No, just no.
However, there actually is a pterosaur out there with the crest of a Pteranodon but a mouth full of sharp teeth. Ladies and gentlemen, meet Ludodactylus.
Yes, this is real.
But let’s be honest, the team behind this show didn’t really have Ludodactylus in mind when they designed this thing.
Other things include the leathery hairless (or should I say featherless) skin, the slit pupils added to make him look more evil, the fact that it is ABSOLUTELY HUGE…
Creature not to scale.
…but the thing that gets me more rowed up than anything is the one thing I can’t stand.
Pterosaurs didn’t have eagle talons. They could not pick up prey with their feet, they did it with their mouths. Grabbing anything with their feet would not only be impossible (the toes can’t grasp or perch), but it would also throw off the equilibrium of the animal and it wouldn’t be able to fly. I’m always seeing this cliche, fueled by old dinosaur movies that did this.
Well, most of them are old.
We also have a baby pterodactyl, in an egg that is comically over-sized.
While the group is trapped in the nest, the way they escape it is by standing right in front of it. As Soos puts it, their eyes are so far apart from each other that if you stand right in front of it they can’t see you.
That is a very hurtful stereotype.
Yeah, I’m not buying it.
Really, the only cliche this pterodactyl doesn’t display are those weird multi fingered bat wings some depictions have.
Pterosaurs were not bats.
Hey, at least it walks on all fours.
You know, if that’s any consolation.
But you may ask yourself, how did a pterosaur make it’s way into the modern world? Why, it was preserved in tree sap, of course.
And he’s not alone.
I’ll go on record in saying that I absolutely hate the trope where things that are encapsulated in some form of liquid or ice or something are still alive when freed and didn’t you know, suffocate or something. Those dino’s should be long dead.
That’s different, his healing factor kept him alive. Totally logical.
Anyway, about these dinosaurs, it’s obvious the designers or someone got all their dino knowledge from Jurassic Park.
Look at that Isla Sornian Velociraptor.
Heck, this episode actually has a lot of references to Jurassic Park. In the beginning of the episode, a mosquito is shown trapped in tree sap, foreshadowing what happens in the episode.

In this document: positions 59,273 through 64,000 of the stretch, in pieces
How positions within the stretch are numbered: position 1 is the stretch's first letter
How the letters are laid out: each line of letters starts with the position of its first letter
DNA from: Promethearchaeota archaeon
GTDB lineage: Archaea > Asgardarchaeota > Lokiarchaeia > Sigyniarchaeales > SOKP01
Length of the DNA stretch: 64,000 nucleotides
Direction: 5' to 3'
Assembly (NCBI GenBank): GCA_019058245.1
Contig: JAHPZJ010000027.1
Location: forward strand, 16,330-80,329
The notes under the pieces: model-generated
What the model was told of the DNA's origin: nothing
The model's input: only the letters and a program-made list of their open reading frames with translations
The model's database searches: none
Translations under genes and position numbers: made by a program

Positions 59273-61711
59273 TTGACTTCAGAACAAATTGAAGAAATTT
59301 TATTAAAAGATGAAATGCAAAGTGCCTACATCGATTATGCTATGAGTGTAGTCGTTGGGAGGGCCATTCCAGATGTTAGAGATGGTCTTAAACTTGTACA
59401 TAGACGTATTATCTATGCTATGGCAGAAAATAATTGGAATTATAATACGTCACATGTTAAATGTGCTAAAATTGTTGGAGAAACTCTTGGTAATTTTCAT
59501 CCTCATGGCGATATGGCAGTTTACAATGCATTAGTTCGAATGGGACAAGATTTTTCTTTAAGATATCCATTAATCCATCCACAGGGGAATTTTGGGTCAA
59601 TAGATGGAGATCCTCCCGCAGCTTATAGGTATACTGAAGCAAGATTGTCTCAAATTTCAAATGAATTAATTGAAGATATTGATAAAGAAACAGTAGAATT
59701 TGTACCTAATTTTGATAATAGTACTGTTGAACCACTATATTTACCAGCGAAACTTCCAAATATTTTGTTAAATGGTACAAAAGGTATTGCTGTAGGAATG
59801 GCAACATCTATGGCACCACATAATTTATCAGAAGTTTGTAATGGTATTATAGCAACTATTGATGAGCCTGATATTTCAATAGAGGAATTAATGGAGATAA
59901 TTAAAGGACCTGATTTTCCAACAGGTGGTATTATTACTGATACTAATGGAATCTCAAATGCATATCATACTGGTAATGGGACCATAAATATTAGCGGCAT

However, I find this to be somewhat confusing. If it was meant as a callback to Jurassic Park, then that brings to mind cloning. But, these dinosaurs didn’t come to be from cloning, they were just stuck in the tree sap. If the intended analogy was that the mosquito was also trapped in the sap, then you succeeded. But if you meant to bring to mind Jurassic Park specifically, then you’re insinuating cloning, which has nothing to do with this story.
I’m probably over thinking it.
On the Jurassic Park referencing note, Grunkle Stan comes upon these dinosaurs frozen in amber and thinks he can run a theme park off of it. The name he thinks would fit?
Seems to fit just fine.
You know, before we leave, I could have sworn there was another dinosaur in this series. Oh yeah, the one in the time travel episode.
Wait, doesn’t that look kind of familiar?
Oh, I see what you did there Disney.
So yeah, this episode may exhibit some of my biggest pet peeves when it comes to pterosaur depictions, but I’m not going to boycott it or anything. The episode is still entertaining, and the show itself is still really good. However, I know this isn’t going to be everyone’s thing, so just because I love it doesn’t mean you have too. There are plenty of things people recommend to me that I can’t get into, even though I fully admit that they’re good, they’re just not my thing.
Weird anime stuff usually tops that list for me.
Join me next time as I do another Trope-osaurus, this time dealing with those ever present dangers of volcanic activity.
Have you ever asked yourself, why is there always a volcano in the background?